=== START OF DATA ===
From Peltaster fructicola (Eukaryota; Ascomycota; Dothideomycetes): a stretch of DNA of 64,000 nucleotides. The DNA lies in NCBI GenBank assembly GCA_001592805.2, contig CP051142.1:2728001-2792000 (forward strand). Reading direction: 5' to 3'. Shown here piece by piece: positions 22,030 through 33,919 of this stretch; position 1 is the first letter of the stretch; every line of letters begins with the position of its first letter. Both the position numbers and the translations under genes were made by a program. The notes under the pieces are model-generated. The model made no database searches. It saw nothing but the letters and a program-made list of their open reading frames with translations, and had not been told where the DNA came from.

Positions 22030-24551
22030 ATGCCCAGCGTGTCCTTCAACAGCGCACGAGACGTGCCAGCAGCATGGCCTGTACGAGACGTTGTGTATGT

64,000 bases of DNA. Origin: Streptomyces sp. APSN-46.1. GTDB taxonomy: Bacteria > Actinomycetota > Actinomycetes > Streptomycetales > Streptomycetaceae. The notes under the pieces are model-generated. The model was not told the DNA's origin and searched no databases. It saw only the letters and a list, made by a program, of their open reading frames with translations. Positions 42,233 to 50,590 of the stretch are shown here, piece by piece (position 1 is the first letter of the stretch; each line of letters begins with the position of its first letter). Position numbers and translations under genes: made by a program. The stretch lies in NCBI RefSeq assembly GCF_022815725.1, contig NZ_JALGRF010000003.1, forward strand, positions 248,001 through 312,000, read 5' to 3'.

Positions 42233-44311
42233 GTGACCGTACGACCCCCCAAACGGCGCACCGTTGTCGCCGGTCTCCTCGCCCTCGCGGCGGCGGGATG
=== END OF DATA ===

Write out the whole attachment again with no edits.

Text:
From Peltaster fructicola (Eukaryota; Ascomycota; Dothideomycetes): a stretch of DNA of 64,000 nucleotides. The DNA lies in NCBI GenBank assembly GCA_001592805.2, contig CP051142.1:2728001-2792000 (forward strand). Reading direction: 5' to 3'. Shown here piece by piece: positions 22,030 through 33,919 of this stretch; position 1 is the first letter of the stretch; every line of letters begins with the position of its first letter. Both the position numbers and the translations under genes were made by a program. The notes under the pieces are model-generated. The model made no database searches. It saw nothing but the letters and a program-made list of their open reading frames with translations, and had not been told where the DNA came from.

Positions 22030-24551
22030 ATGCCCAGCGTGTCCTTCAACAGCGCACGAGACGTGCCAGCAGCATGGCCTGTACGAGACGTTGTGTATGT

64,000 bases of DNA. Origin: Streptomyces sp. APSN-46.1. GTDB taxonomy: Bacteria > Actinomycetota > Actinomycetes > Streptomycetales > Streptomycetaceae. The notes under the pieces are model-generated. The model was not told the DNA's origin and searched no databases. It saw only the letters and a list, made by a program, of their open reading frames with translations. Positions 42,233 to 50,590 of the stretch are shown here, piece by piece (position 1 is the first letter of the stretch; each line of letters begins with the position of its first letter). Position numbers and translations under genes: made by a program. The stretch lies in NCBI RefSeq assembly GCF_022815725.1, contig NZ_JALGRF010000003.1, forward strand, positions 248,001 through 312,000, read 5' to 3'.

Positions 42233-44311
42233 GTGACCGTACGACCCCCCAAACGGCGCACCGTTGTCGCCGGTCTCCTCGCCCTCGCGGCGGCGGGATG